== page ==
The Ugly

  1. Placement Firms: The worst experience in my professional career in terms of trying to get hired was with a placement firm. I provided them my resume. They told me that they would make formatting changes and put their logo on it for the client. I understood and agreed. They call me back and say that the company wants to interview me. I am ecstatic. They coach me in ways to vaguely answer questions to over embellish my experience or lie about it.

During the interview, they start asking advanced questions about networking. I had no background in networking. I admit that I do not know then offer an educated guess and insight into my thought process. The interviewer made a comment about a CCNP should know this as it was CCENT/CCNA knowledge. I quickly reply that I do not have a CCENT, much less a CCNA or CCNP. They say that my resume has a CCNP and certification number on it. I explain that it is false and tell them about the coaching.

I give the interviewers my email address and ask them to send me what was submitted and that I would forward the email containing what I sent to the headhunter. Night and day may be an understatement of the differences between the two. I explained that I was unemployed and just trying to get a position, that I typically did not work with such firms and expressed my embarrassment. I offered to stop the interview to stop wasting their time or mine. They were appreciative and said that they were not holding any prejudice against me, only the placement firm.

LinkedIn and Social Media

Most of us have probably been randomly messaged on LinkedIn or emailed for a position outside our experience or interests. I used to get solicited for Java developer positions, yet I do not even mention Java or JavaScript in my resume or social media. I try to vet connections before I add them. If they seem to be from a headhunter, I typically do not accept. I am currently in a permanent position and uninterested in giving that up for a 37 minutes contract to hire position on a help desk. (Note: The 37 minutes is exaggerated satire and I have nothing against help desk positions, but I am not interested in those positions nor does my resume reflect that I would be a good fit).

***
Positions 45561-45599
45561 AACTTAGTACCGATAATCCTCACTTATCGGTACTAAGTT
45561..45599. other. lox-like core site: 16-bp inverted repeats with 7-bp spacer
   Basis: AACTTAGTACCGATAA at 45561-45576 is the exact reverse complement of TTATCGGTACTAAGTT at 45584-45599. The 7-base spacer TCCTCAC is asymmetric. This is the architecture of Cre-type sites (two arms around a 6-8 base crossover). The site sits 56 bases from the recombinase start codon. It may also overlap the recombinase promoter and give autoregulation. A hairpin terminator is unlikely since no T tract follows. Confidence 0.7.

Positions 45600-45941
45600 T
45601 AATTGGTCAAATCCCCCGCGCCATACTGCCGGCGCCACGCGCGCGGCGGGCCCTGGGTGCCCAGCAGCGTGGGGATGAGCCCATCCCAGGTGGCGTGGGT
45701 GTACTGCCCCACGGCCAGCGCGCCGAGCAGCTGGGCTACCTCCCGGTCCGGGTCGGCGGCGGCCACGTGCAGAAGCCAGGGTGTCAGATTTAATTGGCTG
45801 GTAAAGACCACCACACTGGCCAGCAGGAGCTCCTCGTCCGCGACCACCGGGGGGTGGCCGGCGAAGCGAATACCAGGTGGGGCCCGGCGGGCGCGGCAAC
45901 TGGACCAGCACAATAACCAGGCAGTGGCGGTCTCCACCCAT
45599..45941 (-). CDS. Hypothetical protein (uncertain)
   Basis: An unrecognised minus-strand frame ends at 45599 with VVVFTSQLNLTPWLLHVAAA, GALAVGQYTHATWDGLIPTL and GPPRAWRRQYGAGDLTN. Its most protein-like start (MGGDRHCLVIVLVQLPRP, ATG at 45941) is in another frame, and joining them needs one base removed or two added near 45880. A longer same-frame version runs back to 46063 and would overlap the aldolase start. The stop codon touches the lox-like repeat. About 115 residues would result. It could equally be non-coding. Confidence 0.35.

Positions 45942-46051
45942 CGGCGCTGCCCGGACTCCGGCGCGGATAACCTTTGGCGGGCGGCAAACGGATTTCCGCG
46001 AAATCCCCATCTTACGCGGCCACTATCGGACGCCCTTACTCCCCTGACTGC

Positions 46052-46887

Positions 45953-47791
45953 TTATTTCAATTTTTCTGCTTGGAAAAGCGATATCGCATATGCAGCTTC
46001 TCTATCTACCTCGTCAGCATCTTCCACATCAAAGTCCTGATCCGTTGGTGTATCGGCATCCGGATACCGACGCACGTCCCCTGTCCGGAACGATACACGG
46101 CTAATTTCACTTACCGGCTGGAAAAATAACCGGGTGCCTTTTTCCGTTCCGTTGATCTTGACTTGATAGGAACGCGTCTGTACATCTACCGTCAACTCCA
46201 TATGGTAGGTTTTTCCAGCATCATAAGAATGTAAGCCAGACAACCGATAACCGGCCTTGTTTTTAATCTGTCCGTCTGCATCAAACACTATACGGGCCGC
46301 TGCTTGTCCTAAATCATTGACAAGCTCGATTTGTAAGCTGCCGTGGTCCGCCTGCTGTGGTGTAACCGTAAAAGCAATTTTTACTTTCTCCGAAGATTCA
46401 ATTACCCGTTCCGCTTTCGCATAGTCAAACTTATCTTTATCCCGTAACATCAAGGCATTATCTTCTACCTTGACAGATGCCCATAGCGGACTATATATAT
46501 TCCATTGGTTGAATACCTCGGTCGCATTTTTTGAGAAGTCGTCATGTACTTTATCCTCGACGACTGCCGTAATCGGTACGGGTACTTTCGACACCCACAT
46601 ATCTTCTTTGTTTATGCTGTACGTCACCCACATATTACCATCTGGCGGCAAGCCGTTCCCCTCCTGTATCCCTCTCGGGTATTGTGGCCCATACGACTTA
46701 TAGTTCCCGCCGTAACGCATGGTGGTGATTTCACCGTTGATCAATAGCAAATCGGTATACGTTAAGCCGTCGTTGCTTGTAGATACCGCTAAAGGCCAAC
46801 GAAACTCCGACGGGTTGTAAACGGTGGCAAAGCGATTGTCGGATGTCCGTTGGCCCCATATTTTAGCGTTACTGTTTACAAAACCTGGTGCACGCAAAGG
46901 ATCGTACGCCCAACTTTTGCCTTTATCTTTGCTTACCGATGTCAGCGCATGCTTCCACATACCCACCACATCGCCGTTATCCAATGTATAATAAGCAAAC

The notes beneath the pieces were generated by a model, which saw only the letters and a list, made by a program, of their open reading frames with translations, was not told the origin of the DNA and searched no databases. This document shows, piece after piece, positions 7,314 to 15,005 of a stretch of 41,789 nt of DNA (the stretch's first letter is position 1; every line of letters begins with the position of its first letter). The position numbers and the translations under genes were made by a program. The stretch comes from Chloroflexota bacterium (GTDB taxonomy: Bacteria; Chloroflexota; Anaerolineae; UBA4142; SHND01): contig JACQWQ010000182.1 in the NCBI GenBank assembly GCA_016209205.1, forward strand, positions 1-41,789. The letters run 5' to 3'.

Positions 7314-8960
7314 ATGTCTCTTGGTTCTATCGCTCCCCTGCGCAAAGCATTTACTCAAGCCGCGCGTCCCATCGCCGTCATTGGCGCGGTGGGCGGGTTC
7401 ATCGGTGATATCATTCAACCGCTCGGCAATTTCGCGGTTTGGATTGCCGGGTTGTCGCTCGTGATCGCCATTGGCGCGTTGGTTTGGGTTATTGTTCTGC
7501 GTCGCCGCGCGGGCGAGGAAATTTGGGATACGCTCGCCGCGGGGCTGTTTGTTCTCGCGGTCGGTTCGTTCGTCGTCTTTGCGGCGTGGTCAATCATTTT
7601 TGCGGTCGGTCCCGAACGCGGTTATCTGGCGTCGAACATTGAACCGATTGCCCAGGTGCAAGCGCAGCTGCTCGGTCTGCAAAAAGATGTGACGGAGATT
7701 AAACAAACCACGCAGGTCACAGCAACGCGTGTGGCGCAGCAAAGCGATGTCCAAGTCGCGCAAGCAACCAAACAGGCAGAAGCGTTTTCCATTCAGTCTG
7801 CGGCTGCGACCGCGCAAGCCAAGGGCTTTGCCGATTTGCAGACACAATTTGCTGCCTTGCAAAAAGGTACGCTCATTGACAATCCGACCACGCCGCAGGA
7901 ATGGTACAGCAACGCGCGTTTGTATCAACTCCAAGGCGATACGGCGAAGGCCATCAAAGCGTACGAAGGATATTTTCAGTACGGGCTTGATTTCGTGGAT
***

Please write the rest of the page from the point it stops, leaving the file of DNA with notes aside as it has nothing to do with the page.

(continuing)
From my analysis, it seems that many recruiters (mostly headhunters) are mostly interested in what I call “spray and pray” meaning that they want to send the position to as many people as possible without any concern as to whether they are good fits. This is certainly annoying. Below is an example of a non-recruiting message that I received ahead of RSA Conference from a salesperson. The amount of false and incorrect information is astounding. (I do not have an assistant).

Emails from IT Recruiters

Have you ever wondered by you get email blasts for irrelevant jobs via email? I have been researching this and I think I have an answer. From what I can tell and from what recruiters who have sent me repetitive emails and I confronted have told me, it is because I uploaded my resume to a career site with my contact information on it. Career Builder, Monster, Indeed, etc. allow recruiters to pull job seekers’ contact information. After all, this relies on this model to work for the most part.

How can a recruiter place anyone in a position if they cannot contact them? I wish there were more scrutiny in allowing such information to be pulled. It would be more ideal if the job boards required the recruiters to be more specific as opposed to pulling all information down. Since I go by my middle name, I can vet whether recruiters actually read my resume, as they will not use my middle name if they do not. As a professional, my advice to recruiters in this sense, as well as social media, is to take the time to refine the candidates to those with specific keywords to the position they are trying to fill as opposed to the spray and pray.

Poor Social Engineering by Recruiters

If you have ever seen me give a social engineering talk or heard the audio, you will know that I openly admit that sales and social engineering are basically one and the same. They both use influence to attempt to get the person to do what they want. To take this a step further, recruiters are also salespeople. They are selling you to the company and the company to you. Like social engineers and salespeople, they need to build rapport with those they work with to attempt to influence the outcome in their favor. Below is an email that I received that displays manipulation (malicious influence), poor ethics, and downright dirty tactics.